Monday, May 15, 2006

Richard A Posner - A Domestic CIA - WSJ

Wall Street Journal

A Domestic CIA
We need a spy agency that operates inside the U.S.

Monday, May 15, 2006 12:01 a.m.

Assuming that Michael Hayden is confirmed as CIA director, the agency will be in strong hands--especially if, as rumored, Stephen Kappes is appointed his deputy. General Hayden is the nation's senior intelligence officer (his current boss, John Negroponte, the director of national intelligence, is a career diplomat rather than an intelligence professional). Mr. Kappes, a former director of the operations (human intelligence) division of the CIA, is highly respected throughout the intelligence community. These appointments will not "recenter" the beleaguered Central Intelligence Agency, which is being squeezed from three sides: The Defense Department, the FBI and the director of national intelligence are all encroaching on functions once securely within the CIA's domain. But with luck, Messrs. Hayden and Kappes can prevent a further erosion of the agency's standing, restore morale and take care that the CIA performs its core functions competently.

The picture may be brightening as far as foreign intelligence is concerned, but it remains dark with respect to domestic intelligence. In my forthcoming book, I explain why burying our principal assets for detecting terrorist plots that unfold within the U.S. in a criminal-investigation agency--the FBI--is unsound. We are the only major country that does this. The U.K.'s domestic intelligence agency, MI5, works closely with Scotland Yard, Britain's counterpart to the FBI. But it is not part of Scotland Yard.

The British understand that a criminal-investigation culture and an intelligence culture don't mix. A crime occurs at a definite time and place, enabling a focused investigation likely to culminate in an arrest and conviction. Intelligence seeks to identify enemies and their plans before any crime occurs. It searches for terrorist sleeper cells in the U.S. with no assurance of finding any. Hunting needles in a haystack is uncongenial work for FBI special agents. And so at the same time that the attorney general was testifying before Congress that the National Security Agency's intercepting some communications of U.S. citizens is essential to national security, leaks from inside the FBI revealed that special agents are disgruntled at having to chase down the leads furnished to them by NSA. FBI special agents--the bureau's only operations officers--want to make arrests, and so they zero in on animal-rights terrorists and ecoterrorists--people known to be committing crimes and therefore relatively easy to nail. These people are criminals and should be prosecuted, but as they do not endanger national security, prosecuting them should not be an intelligence priority.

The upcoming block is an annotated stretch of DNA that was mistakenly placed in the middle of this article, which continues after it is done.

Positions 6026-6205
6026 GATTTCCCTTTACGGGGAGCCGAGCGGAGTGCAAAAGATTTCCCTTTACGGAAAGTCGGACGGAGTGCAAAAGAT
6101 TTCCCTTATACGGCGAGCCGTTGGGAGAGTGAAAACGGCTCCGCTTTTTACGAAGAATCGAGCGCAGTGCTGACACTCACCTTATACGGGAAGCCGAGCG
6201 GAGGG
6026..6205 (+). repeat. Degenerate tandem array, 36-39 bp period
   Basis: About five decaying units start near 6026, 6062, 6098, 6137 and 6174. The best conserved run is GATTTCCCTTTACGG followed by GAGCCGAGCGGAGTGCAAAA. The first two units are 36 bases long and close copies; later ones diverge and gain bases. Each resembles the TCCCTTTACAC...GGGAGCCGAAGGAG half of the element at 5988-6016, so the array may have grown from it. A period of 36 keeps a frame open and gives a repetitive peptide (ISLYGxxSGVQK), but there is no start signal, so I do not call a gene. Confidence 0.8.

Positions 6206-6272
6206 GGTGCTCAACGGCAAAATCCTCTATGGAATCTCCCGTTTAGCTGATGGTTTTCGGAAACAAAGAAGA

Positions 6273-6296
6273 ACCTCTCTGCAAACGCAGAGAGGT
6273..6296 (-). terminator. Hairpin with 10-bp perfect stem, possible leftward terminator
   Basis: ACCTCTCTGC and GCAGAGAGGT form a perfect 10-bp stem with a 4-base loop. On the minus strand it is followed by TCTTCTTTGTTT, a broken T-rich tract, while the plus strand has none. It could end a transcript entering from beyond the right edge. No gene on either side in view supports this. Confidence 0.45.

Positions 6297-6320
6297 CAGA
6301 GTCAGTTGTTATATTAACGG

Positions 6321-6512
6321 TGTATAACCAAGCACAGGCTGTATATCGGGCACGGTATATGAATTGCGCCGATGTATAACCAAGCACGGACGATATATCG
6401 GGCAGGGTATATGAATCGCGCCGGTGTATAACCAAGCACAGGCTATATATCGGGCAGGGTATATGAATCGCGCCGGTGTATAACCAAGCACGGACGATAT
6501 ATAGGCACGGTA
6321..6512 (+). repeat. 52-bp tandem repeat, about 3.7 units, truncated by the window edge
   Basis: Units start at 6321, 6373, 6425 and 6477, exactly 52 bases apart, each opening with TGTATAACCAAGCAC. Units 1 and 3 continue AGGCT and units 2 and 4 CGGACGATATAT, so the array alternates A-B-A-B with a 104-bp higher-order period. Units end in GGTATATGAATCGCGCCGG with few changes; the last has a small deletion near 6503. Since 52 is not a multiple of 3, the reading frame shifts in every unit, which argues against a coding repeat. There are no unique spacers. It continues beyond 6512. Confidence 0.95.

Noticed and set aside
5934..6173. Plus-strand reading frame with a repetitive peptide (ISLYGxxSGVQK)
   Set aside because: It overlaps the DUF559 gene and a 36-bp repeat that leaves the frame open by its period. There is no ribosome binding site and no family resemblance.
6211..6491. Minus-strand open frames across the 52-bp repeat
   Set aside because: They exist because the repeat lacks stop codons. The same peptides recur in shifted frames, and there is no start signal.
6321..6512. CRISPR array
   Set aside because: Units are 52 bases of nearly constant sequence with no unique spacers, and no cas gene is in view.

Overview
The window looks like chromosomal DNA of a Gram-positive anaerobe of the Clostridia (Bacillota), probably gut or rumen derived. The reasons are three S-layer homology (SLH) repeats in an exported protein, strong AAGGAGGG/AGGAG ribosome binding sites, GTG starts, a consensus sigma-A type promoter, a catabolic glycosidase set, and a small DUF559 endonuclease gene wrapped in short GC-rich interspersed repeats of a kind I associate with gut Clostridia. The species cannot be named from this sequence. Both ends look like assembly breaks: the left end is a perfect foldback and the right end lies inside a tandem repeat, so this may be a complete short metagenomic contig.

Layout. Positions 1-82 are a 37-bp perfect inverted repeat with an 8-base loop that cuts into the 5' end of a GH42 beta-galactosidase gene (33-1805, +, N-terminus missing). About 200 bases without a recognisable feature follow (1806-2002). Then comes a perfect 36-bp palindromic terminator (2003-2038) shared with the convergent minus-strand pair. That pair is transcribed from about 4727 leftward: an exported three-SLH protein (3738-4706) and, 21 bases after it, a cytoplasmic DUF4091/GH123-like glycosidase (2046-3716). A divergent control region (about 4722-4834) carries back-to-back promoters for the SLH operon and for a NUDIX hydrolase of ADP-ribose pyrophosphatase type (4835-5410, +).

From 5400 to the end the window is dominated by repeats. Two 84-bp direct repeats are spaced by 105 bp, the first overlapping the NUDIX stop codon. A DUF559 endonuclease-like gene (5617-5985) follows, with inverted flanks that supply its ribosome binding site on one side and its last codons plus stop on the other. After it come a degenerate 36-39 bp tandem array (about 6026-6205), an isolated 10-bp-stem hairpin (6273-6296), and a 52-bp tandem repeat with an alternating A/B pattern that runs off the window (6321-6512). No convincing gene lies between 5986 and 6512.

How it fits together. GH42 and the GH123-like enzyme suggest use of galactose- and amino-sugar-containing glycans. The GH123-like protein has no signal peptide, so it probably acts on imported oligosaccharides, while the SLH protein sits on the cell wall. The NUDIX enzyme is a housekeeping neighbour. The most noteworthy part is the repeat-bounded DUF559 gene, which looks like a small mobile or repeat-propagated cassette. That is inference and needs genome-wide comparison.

Changing an institutional culture is difficult at best; in this case it may be impossible. Almost five years after 9/11, the horses of change at the FBI have left the paddock but are still short of the starting gate. At least $100 million spent on trying to equip the bureau with modern information technology adequate to its intelligence tasks has been squandered. Just eight months after the president forced a fiercely recalcitrant bureau to combine its intelligence-related divisions into a single unit (the "National Security Branch"), the unit's first and only director has resigned to become the security director of a cruise-ship line. The FBI's primary mission is and will remain fighting crime; and just as crime-fighters don't make good intelligence operatives, intelligence operatives don't make good crime-fighters. The FBI fears compromising its main mission by embracing its secondary one.

The objections to creating a U.S. counterpart to MI5 are shallow. The FBI notes that Britain has only about 50 police forces and the U.S. 18,000: How could a U.S. domestic intelligence agency staff 18,000 field offices? It couldn't, of course. But neither can the FBI, which has only 56 field offices and an attitude of hauteur toward local police. Some fear that a domestic intelligence agency would be a secret police, spying on Americans. But like MI5 (and its Canadian counterpart, the Canadian Security Intelligence Service), such an agency would have no powers of arrest, and no greater authority to "spy on Americans" than the FBI now does.

Domestic intelligence is vital because of the danger of terrorist attacks from inside the U.S., such as the 9/11 attacks, and controversial because it entails surveillance of Americans, and not just of foreigners abroad--hence the current controversies over domestic surveillance by the NSA and over the Defense Department's expanding role in domestic intelligence. Before the fifth anniversary of 9/11 rolls around, we need an agency (which the president could create by executive order, as he did the National Counterterrorism Center in August 2004) that, unhampered by either military or law-enforcement responsibilities, can begin to plug a gaping hole in our defense against terrorism.

Mr. Posner, a federal circuit judge and a senior lecturer at the University of Chicago Law School, is the author of "Uncertain Shield: The U.S. Intelligence System in the Throes of Reform," which will be published next week by Rowman & Littlefield.


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